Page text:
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Welcome To The Monkey House
The best thing about The Dandy Warhols is that despite how instantly hummable their melodies are, they still manage to get better with each subsequent listen.
John Walshe, 13 May 2003
Quirky retrovists or stoners with an ear for a melody? Who cares! Either way those lovable Dandy Warhols are back with the follow-up 13 Tales Of Urban Bohemia and it’s as delightfully eccentric and hook-laden as you could have hoped for.
Doubtless you’ve already heard the manic pop thrill of the lead-off single, ‘We Used To Be Friends’, as its zingy melody and falsetto vocals wriggle their way into your personal headspace with all the subtlety of American foreign policy.
Much has been made of the ’80s revivalist overtones, courtesy of Duran Duran’s Nick Rhodes, who shares production duties with chief Dandy, Courtney Taylor-Taylor, but don’t let that put you off. True, the likes of ‘The Dope’ and ‘I Am A Scientist’ could be accused of wearing leg-warmers and playing with Rubik’s Cubes, but they’re also tarted up in a distinctly modern fashion. While we’re on the subject of producers, the great Tony Visconti adds his tuppence-ha’penny worth to ‘Hit Rock Bottom’, a swirling glamtastic affair that should have Marc Bolan smiling from his heavenly resting place.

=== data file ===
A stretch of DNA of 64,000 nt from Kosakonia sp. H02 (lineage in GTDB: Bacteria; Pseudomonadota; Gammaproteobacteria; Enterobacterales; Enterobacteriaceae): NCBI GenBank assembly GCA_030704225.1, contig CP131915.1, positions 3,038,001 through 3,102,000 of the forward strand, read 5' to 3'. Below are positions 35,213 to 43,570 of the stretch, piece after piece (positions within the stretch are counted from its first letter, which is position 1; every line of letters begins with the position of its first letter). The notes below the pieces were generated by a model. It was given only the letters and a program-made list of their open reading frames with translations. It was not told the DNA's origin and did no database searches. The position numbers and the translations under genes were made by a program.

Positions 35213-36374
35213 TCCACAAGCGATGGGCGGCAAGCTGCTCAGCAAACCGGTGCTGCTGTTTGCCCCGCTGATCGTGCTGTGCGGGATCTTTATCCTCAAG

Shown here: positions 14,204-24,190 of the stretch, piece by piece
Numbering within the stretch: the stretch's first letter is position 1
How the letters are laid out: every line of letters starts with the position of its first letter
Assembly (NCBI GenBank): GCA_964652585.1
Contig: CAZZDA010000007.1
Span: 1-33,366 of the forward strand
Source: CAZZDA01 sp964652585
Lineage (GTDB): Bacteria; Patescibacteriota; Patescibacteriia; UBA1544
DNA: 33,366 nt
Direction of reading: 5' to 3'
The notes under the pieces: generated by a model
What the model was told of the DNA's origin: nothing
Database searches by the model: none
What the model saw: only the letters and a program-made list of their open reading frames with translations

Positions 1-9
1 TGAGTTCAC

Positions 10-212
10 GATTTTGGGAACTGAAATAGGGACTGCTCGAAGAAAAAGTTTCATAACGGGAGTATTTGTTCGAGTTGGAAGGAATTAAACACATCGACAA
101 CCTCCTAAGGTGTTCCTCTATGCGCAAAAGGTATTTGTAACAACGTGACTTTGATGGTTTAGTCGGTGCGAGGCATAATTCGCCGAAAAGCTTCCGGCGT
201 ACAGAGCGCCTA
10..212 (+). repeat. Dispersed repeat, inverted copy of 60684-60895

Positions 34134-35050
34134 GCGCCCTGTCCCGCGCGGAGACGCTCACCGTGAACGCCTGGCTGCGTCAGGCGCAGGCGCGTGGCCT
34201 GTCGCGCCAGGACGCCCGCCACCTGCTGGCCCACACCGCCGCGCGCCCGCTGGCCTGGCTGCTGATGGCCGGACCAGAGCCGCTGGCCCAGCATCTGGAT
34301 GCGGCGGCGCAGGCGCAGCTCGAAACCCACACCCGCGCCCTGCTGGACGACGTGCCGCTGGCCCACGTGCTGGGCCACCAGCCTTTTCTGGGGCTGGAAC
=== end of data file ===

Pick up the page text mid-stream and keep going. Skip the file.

The five-minute hallucinogenic wig-outs that characterised much of their previous work – and far too much of their live shows – have been relegated to the studio floor, replaced by the subtle sweep of archetypal grower ‘Plan’, the slow build-up of ‘Heavenly’ and the glacial chill-out that is ‘Insincere Because I’, which along with album closer ‘You Come In Burned’ wouldn’t be totally out of place on a Goldfrapp record.
The band’s trademark quirkiness is still very much evident, particularly on the title track, the brilliant ‘The Dandy Warhols Love Almost Everyone’ and the groupie paean that is ‘You Were The Last High’, surely a single in waiting. ‘I Am Sound’ is arguably their finest four minutes yet, a gentle fairy-tale melody overlaid with the kind of vocal that suggests weariness but not apathy (“Where are all the songs/For me to sing along/But I am hoping someone writes one for me/And sings me something sweetly/For I promise to sing along”).
The best thing about The Dandy Warhols is that despite how instantly hummable their melodies are, they still manage to get better with each subsequent listen. Pop dreamers? Certainly. Revisionist tendencies? Of course. But there’s still far more to these Dandies than meets the ear.